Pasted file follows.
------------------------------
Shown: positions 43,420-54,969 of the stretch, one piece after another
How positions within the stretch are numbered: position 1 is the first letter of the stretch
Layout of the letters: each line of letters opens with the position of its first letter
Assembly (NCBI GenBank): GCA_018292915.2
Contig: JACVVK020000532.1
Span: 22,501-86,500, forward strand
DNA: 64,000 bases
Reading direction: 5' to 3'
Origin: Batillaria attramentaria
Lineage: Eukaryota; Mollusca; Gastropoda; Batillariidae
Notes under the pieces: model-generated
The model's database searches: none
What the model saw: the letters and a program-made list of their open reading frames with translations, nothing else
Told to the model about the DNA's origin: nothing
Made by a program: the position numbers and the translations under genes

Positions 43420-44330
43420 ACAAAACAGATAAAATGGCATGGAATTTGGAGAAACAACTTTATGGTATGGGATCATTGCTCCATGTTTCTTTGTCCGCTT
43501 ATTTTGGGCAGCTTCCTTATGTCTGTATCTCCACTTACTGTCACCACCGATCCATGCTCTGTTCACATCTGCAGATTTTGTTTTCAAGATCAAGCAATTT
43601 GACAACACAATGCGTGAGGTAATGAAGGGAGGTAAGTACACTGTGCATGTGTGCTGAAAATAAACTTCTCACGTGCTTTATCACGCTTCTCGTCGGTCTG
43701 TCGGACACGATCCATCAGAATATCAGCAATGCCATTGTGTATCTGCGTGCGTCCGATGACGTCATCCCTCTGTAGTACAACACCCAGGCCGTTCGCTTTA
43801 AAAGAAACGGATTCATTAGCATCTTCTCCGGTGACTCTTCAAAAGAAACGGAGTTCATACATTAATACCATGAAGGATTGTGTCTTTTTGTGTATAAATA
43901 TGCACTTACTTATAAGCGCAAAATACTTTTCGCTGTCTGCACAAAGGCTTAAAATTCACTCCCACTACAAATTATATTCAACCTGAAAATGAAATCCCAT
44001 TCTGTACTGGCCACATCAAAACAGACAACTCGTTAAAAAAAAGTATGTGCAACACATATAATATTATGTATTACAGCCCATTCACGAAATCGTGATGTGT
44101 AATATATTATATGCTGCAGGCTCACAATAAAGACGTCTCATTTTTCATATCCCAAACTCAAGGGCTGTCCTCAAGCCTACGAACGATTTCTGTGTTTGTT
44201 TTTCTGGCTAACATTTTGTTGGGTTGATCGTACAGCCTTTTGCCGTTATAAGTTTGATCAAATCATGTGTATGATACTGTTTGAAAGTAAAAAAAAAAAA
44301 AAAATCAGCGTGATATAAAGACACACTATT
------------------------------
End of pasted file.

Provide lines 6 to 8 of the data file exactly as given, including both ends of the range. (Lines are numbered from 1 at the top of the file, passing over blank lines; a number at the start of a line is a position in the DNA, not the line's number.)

Span: 22,501-86,500, forward strand
DNA: 64,000 bases
Reading direction: 5' to 3'